How Ari Aster Embraces Horror Conventions to Create His Own Unique Contributions to the Genre (Originally Published for Bloody Disgusting)

0

The original article can be found at Bloody-Disgusting.com.

img_5520

This decade gifted us a plethora of auteur filmmakers that brought something completely fresh to the horror genre, while still managing to derive influence from beloved classics of the past— Jennifer Kent, Issa Lopez, Robert Eggers, Jordan Peele— to name a few. But there’s one creator in particular who has excited myself and many others to next-level degrees with his assuredly eccentric, provocative, ballsy filmmaking style: Ari Aster.   

Continue reading

TIGERS ARE NOT AFRAID and the Justified Inclusion of Child Violence within Horror Films (Originally Published for Bloody-Disgusting.com)

0

img_3890

(Original post can be found at Bloody-Disgusting.com. This editorial contains spoilers for Tigers Are Not AfraidIt Chapter TwoThe Nightingale, and The House That Jack Built.)

Issa Lopez’s poignant and revelatory Tigers Are Not Afraid has made such an impact on the horror genre because it differs from so many others films that are given to us: its narrative is told through perspectives that we never see enough of in mainstream cinema; its fantastical elements often add to the film’s sense of peril, as opposed to solely bringing the characters comfort; and, most interestingly, it contains a fearlessness to incorporate grim (but necessary) portrayals of child violence into its storytelling.

Continue reading

TINGLE MONSTERS is much more than the first-ever ASMR horror film (Originally published for Nightmarish Conjurings)

0

The original post can be found at NightmarishConjurings.com under “Reviews.”

img_3796

The first-ever ASMR horror film, aptly titled TINGLE MONSTERS, is upon us— but this effective 10-minute short film from writer/director/star Alexandra Serio has much more on its mind than auditory relaxation triggers.

Continue reading

Before we had MIDSOMMAR, we had The Wicker Man (1973)

0
img_2786

Christopher Lee in The Wicker Man

The original post can be found here.

For those of us who were lucky enough to catch Midsommar already, we noticed that Ari Aster’s sophomore psychedelic, folk horror film derives an incredible amount of influence from Robin Hardy’s 1973 masterpiece, THE WICKER MAN.  Everything from its (seemingly) warm, welcoming commune members, to its commentary on intrusive outsiders barging in on dissimilar cultures, to its fiery third act (which I won’t discuss here) Midsommar is indebted to this folk horror classic, and we thought we would swing around the maypole again and remind you why this film is so integral to the horror genre. Continue reading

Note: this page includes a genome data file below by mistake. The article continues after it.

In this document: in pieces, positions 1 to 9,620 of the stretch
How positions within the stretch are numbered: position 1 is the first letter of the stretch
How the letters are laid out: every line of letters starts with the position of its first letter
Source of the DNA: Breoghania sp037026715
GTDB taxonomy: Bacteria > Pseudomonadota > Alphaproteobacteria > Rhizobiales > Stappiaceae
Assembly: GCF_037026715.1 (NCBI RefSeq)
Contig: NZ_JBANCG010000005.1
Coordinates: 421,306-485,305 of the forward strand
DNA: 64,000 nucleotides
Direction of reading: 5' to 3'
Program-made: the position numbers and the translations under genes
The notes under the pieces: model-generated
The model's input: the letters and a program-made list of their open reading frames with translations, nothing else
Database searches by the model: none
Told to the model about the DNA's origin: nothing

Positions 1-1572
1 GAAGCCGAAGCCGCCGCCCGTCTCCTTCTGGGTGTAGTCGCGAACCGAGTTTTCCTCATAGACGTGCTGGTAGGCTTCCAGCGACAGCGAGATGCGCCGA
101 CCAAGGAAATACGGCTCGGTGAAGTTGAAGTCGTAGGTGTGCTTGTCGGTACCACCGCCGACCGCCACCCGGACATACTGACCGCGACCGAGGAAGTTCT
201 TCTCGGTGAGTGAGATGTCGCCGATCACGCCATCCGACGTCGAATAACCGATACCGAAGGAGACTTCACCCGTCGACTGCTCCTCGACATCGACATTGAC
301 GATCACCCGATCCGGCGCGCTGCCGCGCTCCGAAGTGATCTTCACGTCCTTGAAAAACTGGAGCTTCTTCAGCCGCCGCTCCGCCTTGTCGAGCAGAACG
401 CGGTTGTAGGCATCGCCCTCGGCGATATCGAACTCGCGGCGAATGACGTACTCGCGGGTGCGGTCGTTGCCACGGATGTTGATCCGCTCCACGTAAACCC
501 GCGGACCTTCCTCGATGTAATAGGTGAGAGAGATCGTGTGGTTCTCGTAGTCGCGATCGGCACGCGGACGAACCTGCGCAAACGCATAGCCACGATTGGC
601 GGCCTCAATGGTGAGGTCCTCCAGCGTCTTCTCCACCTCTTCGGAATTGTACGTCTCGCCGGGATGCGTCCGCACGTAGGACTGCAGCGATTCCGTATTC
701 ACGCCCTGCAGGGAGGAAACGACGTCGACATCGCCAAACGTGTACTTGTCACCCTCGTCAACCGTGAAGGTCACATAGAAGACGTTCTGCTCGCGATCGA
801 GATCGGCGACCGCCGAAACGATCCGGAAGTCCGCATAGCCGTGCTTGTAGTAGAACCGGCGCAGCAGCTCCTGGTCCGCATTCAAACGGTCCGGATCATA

MIDSOMMAR solidifies Ari Aster as a contemporary master of bizarro horror

1

img_2553

There is a handful of contemporary auteur filmmakers that are bringing something completely fresh to the horror genre, while still managing to derive influence from classics of the past– Jennifer Kent, Robert Eggers, Jordan Peele– to name a few.  But none have excited me quite to the degree of the eccentric, strange, provocative, ballsy filmmaking style that Hereditary (and now Midsommar) creator Ari Aster possesses.

Continue reading

In Fabric Review- Overlook Film Festival (originally published for NightmarishingConjurings.com)

0

The original post can be found here.

img_2274

Kill, couture, kill!  You’ve got an evil-spirited dress wreaking havoc upon all those who encounter it, pitch-black humor about consumerism, demented kill scenes, Peter Strickland’s direction, and an A24 distribution.  IN FABRIC is the British horror-comedy that we didn’t know we needed.

Continue reading

What I’ve watched lately: ‘I Trapped The Devil’, ‘A Tale of Two Sisters’, ‘The Autopsy of Jane Doe’, ‘A Ghost Story’, ‘The Killing of a Sacred Deer’, ‘The Innocents’

0
img_1569

Still from The Killing of a Sacred Deer (A24)

Let’s catch up: Behold a list of (mostly) fantastic films I have watched recently.  (Embarrassed to admit that many of these were a first time watch– SO late to the party.)  Regardless– even though each and every one of these deserves an individual, in-depth, analytical review– for the sake of time, I’ll sound off some quick thoughts about each film, and why you should catch up with these jewels (or yell at me because I hadn’t seen many of these until recently.)

Continue reading

A24’s space thriller ‘High Life’ is a wonderfully weird, challenging look at humanity

0
img_1268

Robert Pattinson in High Life (A24)

“Break the laws of nature– you’ll pay for it.”

In Claire Denis’s newest arthouse film High Life, Robert Pattinson’s Monte whispers this statement to himself, since only he and his baby girl remain on a coasting space ship, with no other (living) crew members.

Sure, the study of humanity– in the broadest spectrum– has been depicted to death within films that take place in outer space.  Isolation, loneliness, violence, and goal-oriented manipulation are common themes we’ve witnessed in space films before, and High Life is no different.  But I guarantee that you have never seen a space film quite like this one.

Continue reading

‘The House That Jack Built’ Director’s Cut is mean-spirited, misogynistic, and tough to watch…but still shamefully enjoyable

1

img_1009Last spring during Cannes Film Festival, you may have read about the 100 or so people who walked out during the latest “gruesome” Lars Von Trier film, The House That Jack Built— resulting in conflicting reviews such as, “Von Trier went too far,” while others proclaiming it as his “best film to date.”  Nothing new for the controversial Von Trier– as his moody, violent, arthouse-style horror-drama films have only won the ‘Pissing the MPAA Off Awards’ rather than Academy Award-winning accolades.  His latest shocker will be no different. Continue reading